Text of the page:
In 1965, a new television series entitled Hogan’s Heroes caused mild outrage by (according to its critics) trivializing the horrors of World War II. Now writer-director Chris Morris’s new film, Four Lions (currently playing at San Francisco’s Lumiere Theatre — an East Bay run seems unlikely) threatens to provoke similar howls of disgust concerning its treatment of the so-called ‘War on Terror’ — assuming enough of the right (or wrong) people see it.
However, with its focus firmly upon the suffering and stupidity of the war, Four Lions is ultimately more tragedy than sitcom: though marketed as a comedy of (t)errors, it’s actually a thoughtful, even-handed attempt to address the inherent absurdity of our amorphous and ill-defined ‘clash of civilizations’.
Set in Sheffield, England, Four Lions introduces us to an amateur terror cell plotting revenge for the British government’s crimes against Islam. There’s hardcore white Muslim Barry (Nigel Lindsay), thoughtful but determined Omar (The Road to Guantanamo’s Riz Ahmed), thick as a brick Waj (Kayvan Novak), nervous nellie Fessal (Adeel Akhtar), and hopeless bourgeois Hassan (Arshan Ali). And, though collectively determined to do something — anything — to right the wrongs done to the faith, they’re not quite sure what form ‘something’ should take.
After Omar and Waj return home from a failed attempt to train with the mujahideen in Pakistan, the group busy themselves recording martyrdom videos and experimenting with explosives. There’s still the little question of a target, however, and when zealous convert Barry suggests the local mosque would be suitable (his theory: kill enough Muslims, and the survivors will rise up to overthrow the non-believers), the group balks.
When Fessal is accidentally killed during a dry run, however, time becomes of the essence and the four remaining lions settle on a target that (hopefully) won’t kill quite as many of their co-religionists: a charity ‘fun run’ in which they’ll blend in with the crowd before detonating payloads and ascending to heaven.
On paper, this all sounds relentlessly grim, but the film maintains a steady flow of low-key absurdities and satirical barbs worthy of an Armando Iannucci film. Scenes are, however, rarely played for laughs alone: when Omar tells his son a bedtime story blending elements of The Lion King with fundamentalist Islamic theology, the tale is amusing and disturbing in equal measure, as is a later scene in which police snipers haggle over the difference between a wookie and a bear. It is to Morris’ credit that neither of these scenes is far-fetched or farcical.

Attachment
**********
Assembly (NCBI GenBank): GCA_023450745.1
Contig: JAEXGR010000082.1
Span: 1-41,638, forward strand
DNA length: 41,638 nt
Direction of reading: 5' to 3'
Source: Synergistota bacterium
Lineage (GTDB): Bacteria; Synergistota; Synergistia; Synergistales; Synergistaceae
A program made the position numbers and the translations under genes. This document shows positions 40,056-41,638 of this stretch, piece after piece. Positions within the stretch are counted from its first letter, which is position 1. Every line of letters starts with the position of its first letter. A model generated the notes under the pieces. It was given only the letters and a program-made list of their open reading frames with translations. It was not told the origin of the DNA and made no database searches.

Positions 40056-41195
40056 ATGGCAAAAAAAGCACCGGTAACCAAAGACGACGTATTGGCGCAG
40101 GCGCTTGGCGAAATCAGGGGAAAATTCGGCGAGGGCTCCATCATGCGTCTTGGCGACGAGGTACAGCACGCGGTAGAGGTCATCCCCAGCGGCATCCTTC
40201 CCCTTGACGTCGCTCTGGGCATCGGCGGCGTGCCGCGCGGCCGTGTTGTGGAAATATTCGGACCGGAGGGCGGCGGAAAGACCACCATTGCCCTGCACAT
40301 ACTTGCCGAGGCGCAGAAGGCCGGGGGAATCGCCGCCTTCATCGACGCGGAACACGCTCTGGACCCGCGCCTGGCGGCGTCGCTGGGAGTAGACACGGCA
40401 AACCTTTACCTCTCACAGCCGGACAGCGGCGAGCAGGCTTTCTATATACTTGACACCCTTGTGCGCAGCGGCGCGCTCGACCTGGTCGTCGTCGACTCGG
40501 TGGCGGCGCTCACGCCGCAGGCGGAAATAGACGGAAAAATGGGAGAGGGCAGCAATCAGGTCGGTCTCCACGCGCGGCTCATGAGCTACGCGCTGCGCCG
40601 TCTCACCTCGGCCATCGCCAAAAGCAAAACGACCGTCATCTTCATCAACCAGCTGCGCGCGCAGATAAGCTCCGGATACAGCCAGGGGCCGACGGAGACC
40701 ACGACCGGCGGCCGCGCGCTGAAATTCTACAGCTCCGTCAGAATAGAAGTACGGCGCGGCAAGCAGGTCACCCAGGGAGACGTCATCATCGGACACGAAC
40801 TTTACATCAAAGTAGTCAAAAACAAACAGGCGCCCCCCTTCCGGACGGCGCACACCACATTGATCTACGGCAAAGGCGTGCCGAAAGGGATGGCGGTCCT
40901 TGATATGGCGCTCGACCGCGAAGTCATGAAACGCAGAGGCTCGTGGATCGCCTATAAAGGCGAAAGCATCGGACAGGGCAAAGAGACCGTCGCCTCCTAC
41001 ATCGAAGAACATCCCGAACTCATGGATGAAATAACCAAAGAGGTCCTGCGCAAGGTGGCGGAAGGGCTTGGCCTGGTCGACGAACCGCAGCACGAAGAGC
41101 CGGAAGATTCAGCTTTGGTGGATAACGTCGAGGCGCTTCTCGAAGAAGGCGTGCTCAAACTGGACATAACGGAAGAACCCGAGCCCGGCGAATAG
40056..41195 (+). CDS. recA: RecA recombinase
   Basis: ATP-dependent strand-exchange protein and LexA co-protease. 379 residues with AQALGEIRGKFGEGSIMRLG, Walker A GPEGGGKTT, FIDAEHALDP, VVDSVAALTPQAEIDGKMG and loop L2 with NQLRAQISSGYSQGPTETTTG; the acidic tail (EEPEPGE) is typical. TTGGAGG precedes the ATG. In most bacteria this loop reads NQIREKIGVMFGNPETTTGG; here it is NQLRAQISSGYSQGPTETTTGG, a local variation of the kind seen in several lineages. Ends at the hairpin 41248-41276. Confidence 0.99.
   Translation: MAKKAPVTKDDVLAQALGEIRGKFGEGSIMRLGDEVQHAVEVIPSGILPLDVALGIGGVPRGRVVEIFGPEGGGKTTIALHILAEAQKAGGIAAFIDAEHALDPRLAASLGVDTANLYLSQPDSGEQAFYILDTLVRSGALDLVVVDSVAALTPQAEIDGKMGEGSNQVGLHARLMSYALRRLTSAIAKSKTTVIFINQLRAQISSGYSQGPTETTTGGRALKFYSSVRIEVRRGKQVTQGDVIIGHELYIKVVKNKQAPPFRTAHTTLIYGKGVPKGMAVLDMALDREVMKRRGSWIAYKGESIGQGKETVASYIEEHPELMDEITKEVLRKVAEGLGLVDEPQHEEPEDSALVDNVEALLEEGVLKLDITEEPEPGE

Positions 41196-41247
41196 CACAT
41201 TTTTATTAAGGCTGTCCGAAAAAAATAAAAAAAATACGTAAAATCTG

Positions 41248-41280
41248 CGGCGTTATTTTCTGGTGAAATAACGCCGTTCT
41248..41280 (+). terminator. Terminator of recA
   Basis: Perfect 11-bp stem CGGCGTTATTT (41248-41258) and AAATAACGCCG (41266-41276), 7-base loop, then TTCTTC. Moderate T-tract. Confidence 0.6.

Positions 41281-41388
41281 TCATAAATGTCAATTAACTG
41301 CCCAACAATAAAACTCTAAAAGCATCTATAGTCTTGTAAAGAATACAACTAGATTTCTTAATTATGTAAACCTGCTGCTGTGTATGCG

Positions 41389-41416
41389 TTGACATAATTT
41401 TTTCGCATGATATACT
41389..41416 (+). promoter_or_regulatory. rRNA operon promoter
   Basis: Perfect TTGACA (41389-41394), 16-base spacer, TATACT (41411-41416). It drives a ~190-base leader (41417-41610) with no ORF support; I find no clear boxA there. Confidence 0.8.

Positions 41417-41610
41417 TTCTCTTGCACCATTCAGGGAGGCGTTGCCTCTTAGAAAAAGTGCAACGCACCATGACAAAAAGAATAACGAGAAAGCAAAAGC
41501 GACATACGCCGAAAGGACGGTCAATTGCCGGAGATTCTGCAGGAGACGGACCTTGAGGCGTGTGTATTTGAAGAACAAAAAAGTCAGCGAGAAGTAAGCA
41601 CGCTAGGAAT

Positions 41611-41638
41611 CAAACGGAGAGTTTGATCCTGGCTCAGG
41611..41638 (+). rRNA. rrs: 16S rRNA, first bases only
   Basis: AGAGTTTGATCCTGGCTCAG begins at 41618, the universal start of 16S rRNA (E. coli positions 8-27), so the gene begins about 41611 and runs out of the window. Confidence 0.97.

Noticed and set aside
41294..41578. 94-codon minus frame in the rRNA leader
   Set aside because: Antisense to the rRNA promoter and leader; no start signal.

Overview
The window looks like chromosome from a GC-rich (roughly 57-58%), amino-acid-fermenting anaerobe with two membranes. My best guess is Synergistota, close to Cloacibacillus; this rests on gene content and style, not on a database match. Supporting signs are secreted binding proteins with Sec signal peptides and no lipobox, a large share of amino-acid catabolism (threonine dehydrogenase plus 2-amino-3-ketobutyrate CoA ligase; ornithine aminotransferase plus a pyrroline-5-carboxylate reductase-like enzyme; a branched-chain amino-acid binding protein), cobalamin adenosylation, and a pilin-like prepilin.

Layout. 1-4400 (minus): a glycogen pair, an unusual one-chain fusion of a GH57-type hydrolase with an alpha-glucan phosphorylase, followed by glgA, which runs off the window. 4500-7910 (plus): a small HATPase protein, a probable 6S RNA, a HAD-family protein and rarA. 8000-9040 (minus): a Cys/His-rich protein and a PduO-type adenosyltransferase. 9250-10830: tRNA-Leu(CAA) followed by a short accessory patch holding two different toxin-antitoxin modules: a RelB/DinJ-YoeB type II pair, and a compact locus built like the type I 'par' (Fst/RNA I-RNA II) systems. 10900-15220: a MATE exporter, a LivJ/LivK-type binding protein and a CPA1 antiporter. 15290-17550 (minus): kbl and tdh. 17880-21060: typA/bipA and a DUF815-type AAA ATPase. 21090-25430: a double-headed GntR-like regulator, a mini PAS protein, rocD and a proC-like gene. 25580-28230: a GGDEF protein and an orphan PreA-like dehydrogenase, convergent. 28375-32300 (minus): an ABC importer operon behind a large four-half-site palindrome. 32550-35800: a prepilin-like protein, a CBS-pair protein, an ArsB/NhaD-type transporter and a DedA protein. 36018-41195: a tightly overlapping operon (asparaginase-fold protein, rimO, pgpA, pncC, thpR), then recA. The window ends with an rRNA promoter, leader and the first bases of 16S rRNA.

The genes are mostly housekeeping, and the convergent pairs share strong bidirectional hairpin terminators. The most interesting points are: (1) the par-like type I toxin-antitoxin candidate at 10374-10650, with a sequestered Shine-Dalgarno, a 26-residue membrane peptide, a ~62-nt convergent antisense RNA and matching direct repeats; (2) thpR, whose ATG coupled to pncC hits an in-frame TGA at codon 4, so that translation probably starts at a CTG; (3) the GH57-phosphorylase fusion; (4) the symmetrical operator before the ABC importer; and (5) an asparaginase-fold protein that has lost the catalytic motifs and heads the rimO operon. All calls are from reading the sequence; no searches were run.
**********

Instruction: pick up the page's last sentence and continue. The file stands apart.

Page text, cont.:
Seventeenth century playwright John Fletcher defined tragicomedy thusly: “A tragi-comedie is not so called in respect of mirth and killing, but in respect it wants deaths, which is enough to make it no tragedy, yet brings some neere it, which is inough to make it no comedie.” It’s a style audiences are not as familiar with today as they once were: we expect our comedies to be funny and our kitchen sink dramas to be bleak, but rarely do the twain meet.
Dickensian melodrama, with its inevitable happy ending prefaced by a lifetime of suffering, remains a model we are more comfortable with. And there are no happy endings in this film: both the guilty and the innocent die or are spirited away by the security services, terrible crimes are committed both in the name of God and in the name of ‘national security’, and even the (imagined?) death of Osama Bin Laden seems anti-climactic and deeply unsatisfying.
If your response to Four Lions is both laughter and tears, that’s probably the point.